One typically hears how Star Trek influenced modern technology. That’s obviou s. However, I would like to say that one of Star Trek’s biggest influences on me as a 12-year old was Science Officer Spock’s constant referral to logical thinking. Of course, I also admired Captain Kirk et al.

This whole notion of logical or critical thinking led me to the school library and a book on logic . That is when (unrelated to any classes) I first learned about logical fallacies, over-generalization, circular reasoning, black & white thinking, etc., all of which are generally considered bad science. It was many years later I discovered that these are traits of evolutionary fanaticism. The logic book also brought me to Plato and eventually reading many of his dialogues, learning perspective, Theory of Forms, and a general sense of putting actual effort into thinking.

Fig. 1 . Biology, 10th Ed., Raven et al , 2013. Like all similar textbooks this series is packed with fraudulent statements presented as fact.

So, that is where my idealized expectations of science came from. However, as most readers already know, after experiencing censorship of empirical evidence starting with a paper called The Impact of Fossils on the Development of Visual Representation (again, see Tales of a Fossil Collector ), and later, The Graphics of Bilzingsleben , awareness of publication control by evolution fanatics began to emerge and trust in peer review as ‘science’ appropriately dissolved to nothing. Regarding the censorship of Fossils, archaeologist Paul Bahn wrote me that Current Anthropology published “a lot of rubbish” while blocking good papers. Anthropologist Randy White expressed identical sentiment regarding the censorship as did many other leading authorities. Censorship makes deception possible by removing the means to assess evidence objectively. False statements then become unrecognizable even to textbook writers and very few will even bother investigating evidence for themselves. This is how textbooks enable fanatics to control the public mind. They are going to need dozens of attorneys defending them once the scope of this deception cracks open.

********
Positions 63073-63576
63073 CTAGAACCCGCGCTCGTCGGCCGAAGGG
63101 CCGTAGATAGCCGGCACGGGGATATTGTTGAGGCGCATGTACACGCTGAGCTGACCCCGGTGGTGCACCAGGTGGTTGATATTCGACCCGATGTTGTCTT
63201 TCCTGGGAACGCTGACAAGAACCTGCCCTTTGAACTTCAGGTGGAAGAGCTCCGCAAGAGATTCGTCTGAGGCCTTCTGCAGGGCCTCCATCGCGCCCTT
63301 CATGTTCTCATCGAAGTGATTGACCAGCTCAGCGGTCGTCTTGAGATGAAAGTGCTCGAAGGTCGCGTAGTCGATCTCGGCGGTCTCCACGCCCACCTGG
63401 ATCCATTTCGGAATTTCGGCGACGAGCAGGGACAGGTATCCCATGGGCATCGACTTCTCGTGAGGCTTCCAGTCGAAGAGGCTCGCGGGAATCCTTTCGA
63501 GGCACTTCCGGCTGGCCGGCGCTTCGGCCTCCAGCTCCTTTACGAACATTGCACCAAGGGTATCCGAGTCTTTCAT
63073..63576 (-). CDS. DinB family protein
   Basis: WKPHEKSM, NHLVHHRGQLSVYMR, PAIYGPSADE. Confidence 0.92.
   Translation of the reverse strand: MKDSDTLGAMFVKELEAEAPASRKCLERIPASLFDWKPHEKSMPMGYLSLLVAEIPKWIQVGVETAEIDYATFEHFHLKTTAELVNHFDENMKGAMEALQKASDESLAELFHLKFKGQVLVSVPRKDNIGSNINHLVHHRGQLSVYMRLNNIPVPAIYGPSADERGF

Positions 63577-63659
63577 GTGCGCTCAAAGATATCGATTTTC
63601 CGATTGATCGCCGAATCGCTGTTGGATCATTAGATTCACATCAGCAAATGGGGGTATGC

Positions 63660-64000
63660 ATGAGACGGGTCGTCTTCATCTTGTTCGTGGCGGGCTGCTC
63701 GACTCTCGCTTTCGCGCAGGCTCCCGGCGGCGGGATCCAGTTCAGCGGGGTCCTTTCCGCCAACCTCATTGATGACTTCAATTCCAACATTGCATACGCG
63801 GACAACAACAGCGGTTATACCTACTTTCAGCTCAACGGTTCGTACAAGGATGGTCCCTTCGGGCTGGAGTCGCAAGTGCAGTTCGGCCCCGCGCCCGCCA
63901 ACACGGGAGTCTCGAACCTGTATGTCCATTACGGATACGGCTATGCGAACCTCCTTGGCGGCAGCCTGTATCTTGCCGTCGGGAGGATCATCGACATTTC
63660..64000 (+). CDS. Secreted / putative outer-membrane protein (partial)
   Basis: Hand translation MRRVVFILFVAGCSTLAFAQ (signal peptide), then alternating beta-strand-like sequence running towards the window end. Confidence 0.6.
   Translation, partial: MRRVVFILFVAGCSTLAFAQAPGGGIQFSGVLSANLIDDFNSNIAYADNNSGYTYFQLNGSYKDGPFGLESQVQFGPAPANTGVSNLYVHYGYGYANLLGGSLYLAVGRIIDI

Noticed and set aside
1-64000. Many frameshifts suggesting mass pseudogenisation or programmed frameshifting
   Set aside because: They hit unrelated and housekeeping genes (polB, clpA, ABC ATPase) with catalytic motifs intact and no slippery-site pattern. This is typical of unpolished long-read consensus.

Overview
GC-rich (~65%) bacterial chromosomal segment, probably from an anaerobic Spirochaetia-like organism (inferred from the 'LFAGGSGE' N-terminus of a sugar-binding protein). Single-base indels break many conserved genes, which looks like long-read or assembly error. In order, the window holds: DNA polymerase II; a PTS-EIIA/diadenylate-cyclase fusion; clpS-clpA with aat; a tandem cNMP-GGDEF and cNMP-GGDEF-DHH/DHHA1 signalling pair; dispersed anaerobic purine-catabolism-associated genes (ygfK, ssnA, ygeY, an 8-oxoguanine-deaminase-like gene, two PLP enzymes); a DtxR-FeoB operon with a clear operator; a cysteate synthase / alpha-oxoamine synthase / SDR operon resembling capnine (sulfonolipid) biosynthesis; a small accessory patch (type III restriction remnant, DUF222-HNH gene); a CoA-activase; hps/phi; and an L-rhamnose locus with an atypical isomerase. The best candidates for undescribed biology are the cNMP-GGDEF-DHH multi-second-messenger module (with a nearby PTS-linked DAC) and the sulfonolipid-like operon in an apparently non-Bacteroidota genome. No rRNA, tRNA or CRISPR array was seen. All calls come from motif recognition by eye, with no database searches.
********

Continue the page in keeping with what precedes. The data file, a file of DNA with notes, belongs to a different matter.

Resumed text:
Fig. 2. The Earth Through Time , 7th Ed. (2003) is “historical” geology, i.e. not objective geology but that absorbed by evolutionism. Every edition is packed with false statements or speculations rendered as fact. Like Historical Geology , this book is beautifully produced. It is only its evolutionism that makes it a work of propaganda.

18.) “Most fossil intermediates in vertebrate evolution have indeed been found.”

- Biology , 6th Ed. Raven et al. 2002: 455.

This is an outright fraudulent statement that is not even close to being true as the following quotes will attest. The same is the case for invertebrates with literally zillions upon zillions upon zillions of fossils (you have to

"Paleoanthropologists make educated guesses about which fossil species represent ancestors that live at the branch points of the cladogram. "

- Evolutionary Analysis , Freeman and Herron, 1998: 541-2.

get out into the field to know this) none of which show any “clear line.” In other words, the statement proves that the authors of a leading biology textbook either have no idea what they’re talking about when it comes to the fossil record or are participants in fraud. Still, it is presented to trusting students as fact. One way deceptions like this thrive is that each field in the template-thinking conglomerate—biology-paleontology-anthropology—keeps duping the other while individuals in each group have no grasp of the issues from outside the conglomerate. Put the experts on the stand and they won’t repeat this statement without qualification, as only an easily-duped judge such as Judge Jones could buy it (I have read the Kitzmiller v. Dover transcript—it is packed with trickery). No one who knows fossils, strata , or capabilities of time would support the statement on the stand. If they did it would enable a single on-the-ball opposing attorney to crack wide open the entire mindset in one fell swoop.

Fig. 3. The Earth Through Time , 10th Ed. (2013). Being “historical geology” (i.e. Darwinism rather than objective geology), every edition, like all textbooks in the genre, is filled to the brim with fictions taught as fact.